Different ML techniques are widely used due to the increasing availability of different data sets and the complexity of hydrological processes that are difficult to model with linear or undemanding nonlinear statistical methods. A large number of ML applications have already appeared in the hydrological literature in recent years. A detailed list of papers demonstrating the use of ML in hydrology is provided in [39,40,41,42,43]. ML techniques have already shown superior performance in solving a number of hydrological problems. For example, Schmidt et al. [44] used two popular ML algorithms, artificial neural networks, and random forests, to analyze a large flood data set across Germany and showed that ML can capture basic hydrological principles well and that ML models achieve higher prediction accuracy than linear regression, while Cappelli et al. [45] demonstrated high usability of ML feature importance technique to identify the role of sub-basins in hydrological response. The use of ML techniques in space weather is not new, but it is in expansion in the last several years. Advances in ML techniques have led to a range of new tools to better solve traditional and new challenging problems from a data-driven perspective. Bearing in mind that there are numerous data from satellites and observatories that monitor cosmic weather processes between the Sun and the Earth, the use of ML in determining the impact of solar activity on the Earth’s climate offers a new opportunity to learn from the data. Moreover, the problem of space weather is very complex and our understanding of the basic processes of space weather is still too limited to properly describe the physical and mathematical relationships using traditional methods [46]. In this paper, we focused on establishing hidden dependencies between precipitation-induced floods in the United Kingdom (UK) and the flows of particles from the Sun based on 20 flood events in the UK in the period October 2001–December 2019. To justify and also quantify the relationship we are advocating, we used machine learning classification predictive modeling. As a result of establishing the hidden dependencies between precipitation-induced floods and solar parameters, a forecast model was produced. This “directly from the data” learning approach provided the opportunity to uncover hidden knowledge about relationships within the data and to deepen our understanding of physical processes.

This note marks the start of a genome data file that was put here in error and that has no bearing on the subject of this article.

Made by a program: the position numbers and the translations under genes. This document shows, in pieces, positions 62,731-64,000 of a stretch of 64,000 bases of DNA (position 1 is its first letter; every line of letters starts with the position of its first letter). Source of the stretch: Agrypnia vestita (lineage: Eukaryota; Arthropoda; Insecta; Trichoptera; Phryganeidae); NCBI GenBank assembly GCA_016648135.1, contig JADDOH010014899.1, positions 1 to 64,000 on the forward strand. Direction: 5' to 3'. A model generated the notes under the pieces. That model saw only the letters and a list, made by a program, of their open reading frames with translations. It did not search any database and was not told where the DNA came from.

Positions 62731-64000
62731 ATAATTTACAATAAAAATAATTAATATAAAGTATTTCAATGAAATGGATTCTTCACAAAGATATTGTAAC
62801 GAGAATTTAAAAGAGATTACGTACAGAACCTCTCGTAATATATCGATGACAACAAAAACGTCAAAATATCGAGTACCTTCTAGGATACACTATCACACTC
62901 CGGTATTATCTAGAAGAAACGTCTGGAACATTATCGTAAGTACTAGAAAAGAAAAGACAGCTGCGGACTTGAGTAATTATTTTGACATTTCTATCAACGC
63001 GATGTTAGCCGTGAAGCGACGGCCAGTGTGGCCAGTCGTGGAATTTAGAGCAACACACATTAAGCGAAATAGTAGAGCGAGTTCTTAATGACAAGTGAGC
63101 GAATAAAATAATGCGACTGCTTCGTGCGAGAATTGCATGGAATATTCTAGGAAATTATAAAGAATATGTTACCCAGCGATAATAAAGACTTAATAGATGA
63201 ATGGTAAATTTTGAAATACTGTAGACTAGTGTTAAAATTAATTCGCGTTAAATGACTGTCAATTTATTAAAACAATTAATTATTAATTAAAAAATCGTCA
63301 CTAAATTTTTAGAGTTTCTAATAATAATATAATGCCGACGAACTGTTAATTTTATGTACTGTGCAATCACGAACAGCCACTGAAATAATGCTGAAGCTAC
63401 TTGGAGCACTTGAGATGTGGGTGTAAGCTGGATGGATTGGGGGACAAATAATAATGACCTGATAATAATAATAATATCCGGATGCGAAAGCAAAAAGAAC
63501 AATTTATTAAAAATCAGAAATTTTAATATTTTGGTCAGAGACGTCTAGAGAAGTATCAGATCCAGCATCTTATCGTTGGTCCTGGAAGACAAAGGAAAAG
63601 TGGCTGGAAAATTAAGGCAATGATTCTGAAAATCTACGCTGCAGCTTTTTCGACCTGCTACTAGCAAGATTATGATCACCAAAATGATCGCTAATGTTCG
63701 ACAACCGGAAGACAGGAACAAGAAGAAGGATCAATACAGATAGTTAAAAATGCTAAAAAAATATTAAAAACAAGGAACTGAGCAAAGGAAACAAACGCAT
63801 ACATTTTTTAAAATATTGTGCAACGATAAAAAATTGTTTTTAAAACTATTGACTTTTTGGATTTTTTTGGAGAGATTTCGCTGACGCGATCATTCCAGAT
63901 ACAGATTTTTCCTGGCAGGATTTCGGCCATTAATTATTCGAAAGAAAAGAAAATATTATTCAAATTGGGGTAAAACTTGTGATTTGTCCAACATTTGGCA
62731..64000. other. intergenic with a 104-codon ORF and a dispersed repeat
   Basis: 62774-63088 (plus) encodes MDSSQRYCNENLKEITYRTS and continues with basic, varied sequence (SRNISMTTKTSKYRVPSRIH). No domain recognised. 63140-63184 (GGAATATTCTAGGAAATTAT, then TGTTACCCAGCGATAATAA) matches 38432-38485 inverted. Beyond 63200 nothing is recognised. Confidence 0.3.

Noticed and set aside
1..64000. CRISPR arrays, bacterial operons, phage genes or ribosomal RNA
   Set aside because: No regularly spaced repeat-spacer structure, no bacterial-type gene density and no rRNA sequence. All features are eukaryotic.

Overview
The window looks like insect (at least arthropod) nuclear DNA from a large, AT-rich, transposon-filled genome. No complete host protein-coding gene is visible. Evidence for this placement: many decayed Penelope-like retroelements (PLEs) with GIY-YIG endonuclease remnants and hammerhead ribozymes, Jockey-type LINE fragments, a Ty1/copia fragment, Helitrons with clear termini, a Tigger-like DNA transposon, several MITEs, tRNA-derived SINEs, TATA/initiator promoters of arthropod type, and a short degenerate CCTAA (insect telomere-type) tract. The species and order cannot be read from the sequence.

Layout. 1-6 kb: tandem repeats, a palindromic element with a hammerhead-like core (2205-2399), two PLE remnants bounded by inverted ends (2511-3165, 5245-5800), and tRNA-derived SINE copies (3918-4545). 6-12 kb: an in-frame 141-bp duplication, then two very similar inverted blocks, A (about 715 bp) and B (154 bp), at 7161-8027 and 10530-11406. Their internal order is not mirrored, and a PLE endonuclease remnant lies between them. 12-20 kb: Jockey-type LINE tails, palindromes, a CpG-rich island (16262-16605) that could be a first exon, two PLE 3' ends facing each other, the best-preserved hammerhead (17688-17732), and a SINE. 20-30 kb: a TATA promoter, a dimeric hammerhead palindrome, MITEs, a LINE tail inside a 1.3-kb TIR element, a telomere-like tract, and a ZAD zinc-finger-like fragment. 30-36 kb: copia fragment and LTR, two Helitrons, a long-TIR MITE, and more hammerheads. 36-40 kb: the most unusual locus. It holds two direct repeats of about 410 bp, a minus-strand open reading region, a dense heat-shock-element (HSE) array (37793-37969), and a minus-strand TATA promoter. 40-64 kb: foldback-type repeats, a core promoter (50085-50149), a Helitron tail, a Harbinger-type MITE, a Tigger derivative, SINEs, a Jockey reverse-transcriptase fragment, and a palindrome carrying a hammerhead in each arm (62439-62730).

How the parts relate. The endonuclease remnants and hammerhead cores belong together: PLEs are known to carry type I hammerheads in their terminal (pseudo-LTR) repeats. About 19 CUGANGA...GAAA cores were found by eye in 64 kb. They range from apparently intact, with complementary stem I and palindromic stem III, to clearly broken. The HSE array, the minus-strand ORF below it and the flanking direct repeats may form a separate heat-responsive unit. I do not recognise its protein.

2. Materials and Methods

2.1. Study Area

The territory of the UK has a dense drainage network, with about 200,000 km of watercourses draining around 1500 discrete basins (Figure 1) [47,48]. The numerous watercourses are short, shallow, and prone to significant disturbances caused by anthropogenic influence. The river regime is influenced by climatic conditions (above all precipitation, air temperature, and insolation), geological features of individual catchments (their permeability), terrain morphology, and anthropogenic factor (riverbed changes, water utilization, land-use changes, etc.).